Lucknow: Bahujan Samaj Party (BSP) supremo Mayawati took everyone by “surprise” when she declared her last minute support for the Congress party in Uttarakhand, thereby also taking some credit for providing a fresh lease of life to the beleaguered Harish Rawat government.
The four-time former UP chief minister, who is known for her ruthlessly practiced politics of opportunism, went to town proclaiming that she extended the support of her two party MLAs to the Congress because she wanted to “keep the communal forces (read BJP) at bay.”
The move led all and sundry to assume that this was a precursor to some kind of understanding that she would possibly strike with the Congress in poll-bound states such as Punjab and Uttar Pradesh. As soon as this perception hit the headlines in Lucknow and Delhi, Mayawati promptly got her media managers to issue a long and verbose clarification to affirm that she had no plans of any kind of pre-poll alliance with anyone.
Spelt out at least four times in the press release, signed by “Jaarikarta” (Issuing authority), her message was loud and clear – “The BSP will go to polls in Punjab and UP entirely on its own.” Clearly, the idea behind this clarification was to keep her options open for a “deal” with the BJP on a future date. After all, in three of the four times she ruled India’s most populous state, it was in collaboration with the BJP, public claims like keeping “communal forces away” notwithstanding.
Anyone who understands Mayawati and the way she plays the political game would have known on day one itself that her support for the Congress in Uttarakhand had little to do with her much hyped “communal forces” chant. Consider the timing of the decision to support Harish Rawat – when it was more than amply evident that the scenario was advantage Rawat as the courts had barred each of the nine Congress rebels from voting. Her party’s support was of no consequence at that juncture, because Rawat already had the numbers in the assembly. Therefore, it could not have been anything more than the politics of opportunism that prompted Mayawati to take that step.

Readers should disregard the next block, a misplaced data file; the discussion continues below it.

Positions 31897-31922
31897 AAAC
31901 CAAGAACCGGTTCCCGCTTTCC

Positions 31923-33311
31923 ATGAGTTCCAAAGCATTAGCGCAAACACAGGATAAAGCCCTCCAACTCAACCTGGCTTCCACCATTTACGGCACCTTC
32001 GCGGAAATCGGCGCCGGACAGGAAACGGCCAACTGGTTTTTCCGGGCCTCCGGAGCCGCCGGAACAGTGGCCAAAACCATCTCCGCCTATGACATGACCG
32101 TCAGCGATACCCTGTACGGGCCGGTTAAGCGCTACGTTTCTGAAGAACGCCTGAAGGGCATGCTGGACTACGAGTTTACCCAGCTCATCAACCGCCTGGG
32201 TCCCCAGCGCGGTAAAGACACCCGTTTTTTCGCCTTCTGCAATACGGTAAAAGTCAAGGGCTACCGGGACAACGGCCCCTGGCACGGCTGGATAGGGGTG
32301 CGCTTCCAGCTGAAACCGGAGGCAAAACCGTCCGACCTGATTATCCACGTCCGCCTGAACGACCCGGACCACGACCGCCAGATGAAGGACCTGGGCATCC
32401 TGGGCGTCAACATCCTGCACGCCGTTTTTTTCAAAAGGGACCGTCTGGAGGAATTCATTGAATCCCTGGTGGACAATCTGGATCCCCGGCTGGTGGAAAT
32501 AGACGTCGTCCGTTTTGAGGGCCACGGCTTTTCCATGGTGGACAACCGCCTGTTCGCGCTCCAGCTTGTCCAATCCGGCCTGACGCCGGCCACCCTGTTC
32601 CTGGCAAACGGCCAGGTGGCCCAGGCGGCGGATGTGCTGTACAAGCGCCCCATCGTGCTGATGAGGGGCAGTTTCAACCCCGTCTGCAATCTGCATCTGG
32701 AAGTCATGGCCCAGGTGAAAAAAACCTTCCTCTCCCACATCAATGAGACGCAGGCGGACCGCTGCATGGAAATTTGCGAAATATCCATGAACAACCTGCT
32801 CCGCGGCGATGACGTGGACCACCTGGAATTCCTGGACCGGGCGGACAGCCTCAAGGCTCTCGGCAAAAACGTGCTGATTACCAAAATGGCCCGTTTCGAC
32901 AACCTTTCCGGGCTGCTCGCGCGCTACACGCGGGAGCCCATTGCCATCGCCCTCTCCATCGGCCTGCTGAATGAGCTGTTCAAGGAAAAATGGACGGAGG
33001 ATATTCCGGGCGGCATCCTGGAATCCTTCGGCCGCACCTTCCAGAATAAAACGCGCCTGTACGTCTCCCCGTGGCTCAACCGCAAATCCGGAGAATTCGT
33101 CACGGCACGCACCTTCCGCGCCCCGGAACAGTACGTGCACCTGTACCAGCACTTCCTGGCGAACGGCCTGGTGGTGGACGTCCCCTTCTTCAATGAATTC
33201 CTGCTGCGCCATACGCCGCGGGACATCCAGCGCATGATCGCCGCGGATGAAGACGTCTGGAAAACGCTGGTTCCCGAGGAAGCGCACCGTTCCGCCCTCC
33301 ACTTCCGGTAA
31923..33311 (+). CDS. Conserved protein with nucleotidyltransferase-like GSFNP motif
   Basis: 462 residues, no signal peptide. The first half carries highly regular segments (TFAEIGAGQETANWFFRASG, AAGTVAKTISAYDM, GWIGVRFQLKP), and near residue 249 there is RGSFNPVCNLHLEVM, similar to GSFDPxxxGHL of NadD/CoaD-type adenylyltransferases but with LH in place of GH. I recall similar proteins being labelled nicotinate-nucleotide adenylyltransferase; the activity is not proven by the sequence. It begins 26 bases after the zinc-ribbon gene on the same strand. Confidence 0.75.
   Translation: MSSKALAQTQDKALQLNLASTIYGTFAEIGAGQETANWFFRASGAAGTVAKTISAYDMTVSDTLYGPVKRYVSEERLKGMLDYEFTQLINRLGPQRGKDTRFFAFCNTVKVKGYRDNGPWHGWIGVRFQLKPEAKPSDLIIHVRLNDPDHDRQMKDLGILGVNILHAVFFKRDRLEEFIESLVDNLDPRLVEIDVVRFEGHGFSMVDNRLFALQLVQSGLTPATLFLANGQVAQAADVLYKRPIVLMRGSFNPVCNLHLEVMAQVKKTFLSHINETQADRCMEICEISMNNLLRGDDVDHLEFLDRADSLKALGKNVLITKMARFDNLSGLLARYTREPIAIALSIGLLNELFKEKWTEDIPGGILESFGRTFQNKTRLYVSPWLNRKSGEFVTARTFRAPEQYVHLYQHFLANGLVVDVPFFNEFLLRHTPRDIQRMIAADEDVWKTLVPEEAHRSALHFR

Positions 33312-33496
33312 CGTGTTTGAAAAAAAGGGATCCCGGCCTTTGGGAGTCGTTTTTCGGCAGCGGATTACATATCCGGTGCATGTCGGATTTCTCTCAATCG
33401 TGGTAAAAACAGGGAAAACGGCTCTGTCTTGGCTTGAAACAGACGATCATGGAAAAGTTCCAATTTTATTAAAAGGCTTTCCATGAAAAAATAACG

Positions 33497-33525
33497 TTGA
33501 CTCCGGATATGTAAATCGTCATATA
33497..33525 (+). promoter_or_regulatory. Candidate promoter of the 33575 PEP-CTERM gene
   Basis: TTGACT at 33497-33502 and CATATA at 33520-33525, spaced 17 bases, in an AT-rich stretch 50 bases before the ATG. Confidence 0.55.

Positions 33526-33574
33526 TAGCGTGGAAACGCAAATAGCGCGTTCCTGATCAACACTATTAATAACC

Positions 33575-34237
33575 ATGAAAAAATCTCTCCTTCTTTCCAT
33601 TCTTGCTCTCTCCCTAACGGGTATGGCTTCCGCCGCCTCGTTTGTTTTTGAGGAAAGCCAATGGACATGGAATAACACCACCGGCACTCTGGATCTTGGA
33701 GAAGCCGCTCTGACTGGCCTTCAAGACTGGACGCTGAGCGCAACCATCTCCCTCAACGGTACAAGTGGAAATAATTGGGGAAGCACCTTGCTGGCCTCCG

Mayawati had seen the writing on the wall soon after the apex court ruled out any possibility of the rebel Congress MLAs getting a chance to vote. Under the circumstances, it was politically expedient on her part to throw her support behind Rawat, who was already on a winning wicket.
But then, to ensure that all doors were kept open, she immediately issued a clarification. After all, it was the BJP whose support had propelled her to the chief minister’s chair for the first time, when she had shocked Mulayam Singh Yadav by pulling the rug from under his feet in 1995 . Her two subsequent stints at the chief minister were also attributable to BJP’s backing. Though she managed to ride to power for the fourth time in 2007 entirely on her own strength, the altered social moods and equations have undoubtedly weakened her self-confidence of repeating the feat in March 2017.
Hence, in the event of a hung house, even if she were to emerge as the single largest party (which many political pundits were already predicting), she needs to make it clear that she is not seen as aligned with any single political party, and certainly not the Congress. With the CBI sword still dangling over her in the disproportionate assets case, she would naturally want to keep enough room to make peace with the Modi administration. She couldn’t be unaware of speculation that the Modi government dangled the CBI sword over the Samajwadi Party chief Mulayam Singh which prompted him to pull out of the grand alliance in Bihar, ditching Nitish Kumar just on the eve of the last assembly elections there.
Even as it is being widely predicted that Akhilesh Yadav’s anti-incumbency will give Mayawati yet another chance in 2017, she is fully aware of changing ground realities. Political analysts are increasingly of the view that it may not be easy for her to repeat the social engineering she has tried in the past, through which she was able to rope in upper caste Brahmins to join her dalit bandwagon and give her a clear majority in 2007. Hence the need to keep away from any pre-poll commitments and to remain prepared to switch in any direction that could provide her an opportunity to rule UP once again.